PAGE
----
Figure 18. Alignment of Cervical Spine

Adapted with permission from McRae, Clinical Orthopedic

Examination, 3rd ed. Churchill Livingstone, New York, 1994.

C-Spine X-rays can you see C1 to superior portion of T1? - if not, film is INADEQUATE should have Swimmers view (one arm above head and one arm below head) for adequate visualization of C7-T1 open mouth odontoid view for adequate visualization of atlanto-axial joint identify 1) alignment (on lateral films - see Figure 18) anterior body (1) posterior body (2) should curve to anterior foramen magnum facet joints (3) laminar fusion line (4) should curve proximally and point to posterior base of foramen magnum 2) vertebral bodies height and width 3) cartilage 4) soft tissues prevertebral soft tissue: C3=3-5 mm, C7=7-10 mm Clearing C-spine X-rays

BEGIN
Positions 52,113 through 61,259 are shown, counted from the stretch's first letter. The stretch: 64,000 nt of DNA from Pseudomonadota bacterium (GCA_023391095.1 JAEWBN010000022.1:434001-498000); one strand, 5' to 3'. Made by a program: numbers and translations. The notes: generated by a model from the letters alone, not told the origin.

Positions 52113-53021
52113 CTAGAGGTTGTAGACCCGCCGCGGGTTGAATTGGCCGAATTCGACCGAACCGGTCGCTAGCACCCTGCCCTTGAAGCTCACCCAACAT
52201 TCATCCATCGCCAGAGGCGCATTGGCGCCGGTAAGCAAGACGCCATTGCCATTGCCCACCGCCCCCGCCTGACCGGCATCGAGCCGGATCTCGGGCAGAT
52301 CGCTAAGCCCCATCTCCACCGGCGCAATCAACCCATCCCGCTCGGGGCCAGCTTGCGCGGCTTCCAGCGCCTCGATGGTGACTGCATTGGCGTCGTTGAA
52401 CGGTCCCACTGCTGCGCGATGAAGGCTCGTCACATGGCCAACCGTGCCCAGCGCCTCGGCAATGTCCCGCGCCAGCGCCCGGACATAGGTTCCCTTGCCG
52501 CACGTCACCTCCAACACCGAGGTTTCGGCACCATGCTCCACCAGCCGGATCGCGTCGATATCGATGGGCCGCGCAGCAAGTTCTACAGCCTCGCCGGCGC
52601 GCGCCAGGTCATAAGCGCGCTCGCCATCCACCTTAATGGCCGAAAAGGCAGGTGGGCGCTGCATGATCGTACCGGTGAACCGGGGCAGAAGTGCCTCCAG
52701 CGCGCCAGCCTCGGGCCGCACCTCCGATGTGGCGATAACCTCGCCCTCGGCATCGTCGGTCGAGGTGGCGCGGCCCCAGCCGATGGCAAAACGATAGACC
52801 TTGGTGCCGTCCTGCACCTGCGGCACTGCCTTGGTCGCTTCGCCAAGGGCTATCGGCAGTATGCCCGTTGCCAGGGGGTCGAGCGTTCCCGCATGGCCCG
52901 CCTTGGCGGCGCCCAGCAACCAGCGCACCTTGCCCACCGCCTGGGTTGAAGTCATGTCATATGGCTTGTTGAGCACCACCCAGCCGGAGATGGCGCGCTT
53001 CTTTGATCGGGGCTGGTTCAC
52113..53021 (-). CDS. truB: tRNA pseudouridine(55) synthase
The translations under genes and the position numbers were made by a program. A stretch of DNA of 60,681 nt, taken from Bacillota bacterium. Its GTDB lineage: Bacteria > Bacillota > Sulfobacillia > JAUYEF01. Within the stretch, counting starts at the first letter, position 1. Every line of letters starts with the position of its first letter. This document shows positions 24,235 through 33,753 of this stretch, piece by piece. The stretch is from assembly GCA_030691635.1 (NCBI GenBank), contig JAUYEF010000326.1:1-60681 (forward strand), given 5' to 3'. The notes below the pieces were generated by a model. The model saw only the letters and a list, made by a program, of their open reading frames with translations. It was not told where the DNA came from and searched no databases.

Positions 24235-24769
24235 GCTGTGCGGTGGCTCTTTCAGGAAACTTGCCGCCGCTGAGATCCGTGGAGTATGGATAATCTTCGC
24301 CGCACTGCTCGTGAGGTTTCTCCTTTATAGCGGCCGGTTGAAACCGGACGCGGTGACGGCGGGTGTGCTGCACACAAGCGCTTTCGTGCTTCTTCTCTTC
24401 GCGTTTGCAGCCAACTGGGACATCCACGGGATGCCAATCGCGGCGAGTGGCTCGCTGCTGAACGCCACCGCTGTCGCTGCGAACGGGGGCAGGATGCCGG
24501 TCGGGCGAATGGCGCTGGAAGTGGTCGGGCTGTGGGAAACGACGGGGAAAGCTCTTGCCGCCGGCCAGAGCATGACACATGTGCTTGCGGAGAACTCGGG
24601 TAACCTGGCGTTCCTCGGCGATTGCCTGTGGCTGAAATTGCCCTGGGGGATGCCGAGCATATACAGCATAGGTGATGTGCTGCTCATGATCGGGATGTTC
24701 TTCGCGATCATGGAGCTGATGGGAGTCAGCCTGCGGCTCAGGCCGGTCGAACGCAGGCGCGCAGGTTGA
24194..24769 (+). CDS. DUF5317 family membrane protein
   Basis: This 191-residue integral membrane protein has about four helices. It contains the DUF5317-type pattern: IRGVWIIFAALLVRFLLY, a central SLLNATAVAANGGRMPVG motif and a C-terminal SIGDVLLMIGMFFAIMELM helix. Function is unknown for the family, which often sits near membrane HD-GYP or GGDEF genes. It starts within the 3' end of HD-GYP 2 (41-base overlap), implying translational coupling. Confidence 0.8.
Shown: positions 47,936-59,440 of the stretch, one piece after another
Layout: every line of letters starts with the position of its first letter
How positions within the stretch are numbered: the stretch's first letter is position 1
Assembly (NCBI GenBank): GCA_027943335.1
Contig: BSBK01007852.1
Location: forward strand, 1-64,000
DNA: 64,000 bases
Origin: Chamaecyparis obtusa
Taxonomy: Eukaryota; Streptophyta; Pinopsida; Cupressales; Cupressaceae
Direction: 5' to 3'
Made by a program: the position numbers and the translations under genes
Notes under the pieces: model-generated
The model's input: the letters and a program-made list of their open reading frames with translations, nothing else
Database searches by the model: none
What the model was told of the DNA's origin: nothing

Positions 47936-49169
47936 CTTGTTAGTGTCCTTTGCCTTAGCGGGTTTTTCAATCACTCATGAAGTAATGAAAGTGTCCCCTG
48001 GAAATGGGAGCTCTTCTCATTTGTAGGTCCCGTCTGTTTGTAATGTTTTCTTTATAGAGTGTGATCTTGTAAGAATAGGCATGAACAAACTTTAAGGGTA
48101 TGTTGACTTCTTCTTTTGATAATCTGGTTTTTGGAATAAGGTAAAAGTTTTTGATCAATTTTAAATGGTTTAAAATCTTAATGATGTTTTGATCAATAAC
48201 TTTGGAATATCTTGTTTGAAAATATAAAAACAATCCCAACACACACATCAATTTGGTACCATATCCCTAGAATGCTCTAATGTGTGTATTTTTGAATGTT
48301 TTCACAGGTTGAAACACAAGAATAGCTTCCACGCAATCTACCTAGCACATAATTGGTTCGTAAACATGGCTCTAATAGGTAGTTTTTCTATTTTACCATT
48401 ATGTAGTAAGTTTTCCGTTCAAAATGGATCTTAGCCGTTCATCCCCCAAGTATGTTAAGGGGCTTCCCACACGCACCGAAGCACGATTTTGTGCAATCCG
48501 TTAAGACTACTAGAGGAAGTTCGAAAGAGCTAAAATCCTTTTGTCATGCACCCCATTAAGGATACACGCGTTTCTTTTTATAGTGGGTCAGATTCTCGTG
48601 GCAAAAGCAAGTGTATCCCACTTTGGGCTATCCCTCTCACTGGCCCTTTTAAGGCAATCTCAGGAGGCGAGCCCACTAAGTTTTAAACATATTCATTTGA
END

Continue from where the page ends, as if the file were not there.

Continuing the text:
x-ray (AP/lat/odontoid) abN N uncons cons neck pain yes CT abN flex/ext x-ray N cleared no

Figure 19. Algorithm for Clearing C-spine X-rays

OR18 Orthopedics

MCCQE 2006 Review Notes

Root Motor

. . . CONT.

Table 9. Cervical Radiculopathy/Neuropathy

C5 Deltoid supraspinatus Biceps Axillary nerve (middle deltoid) Biceps Middle deltoid C6 Biceps Brachioradialis Thumb and index finger Brachioradialis reflex C7 C8 Triceps Digital flexors intrinsic Middle finger Ring and little finger

Sensory Reflex

Triceps Finger jerk reflex


Table 10. Elements of 3 Column Spine
Anterior Column Anterior longitudinal ligament Anterior annulus fibrosis Anterior 1/2 of vertebral body Middle Column Posterior longitudinal ligament Posterior annulus fibrosis Posterior 1/2 of vertebral body Posterior Column Posterior body elements Supraspinous, intraspinous ligaments acet joints ligamentum flavum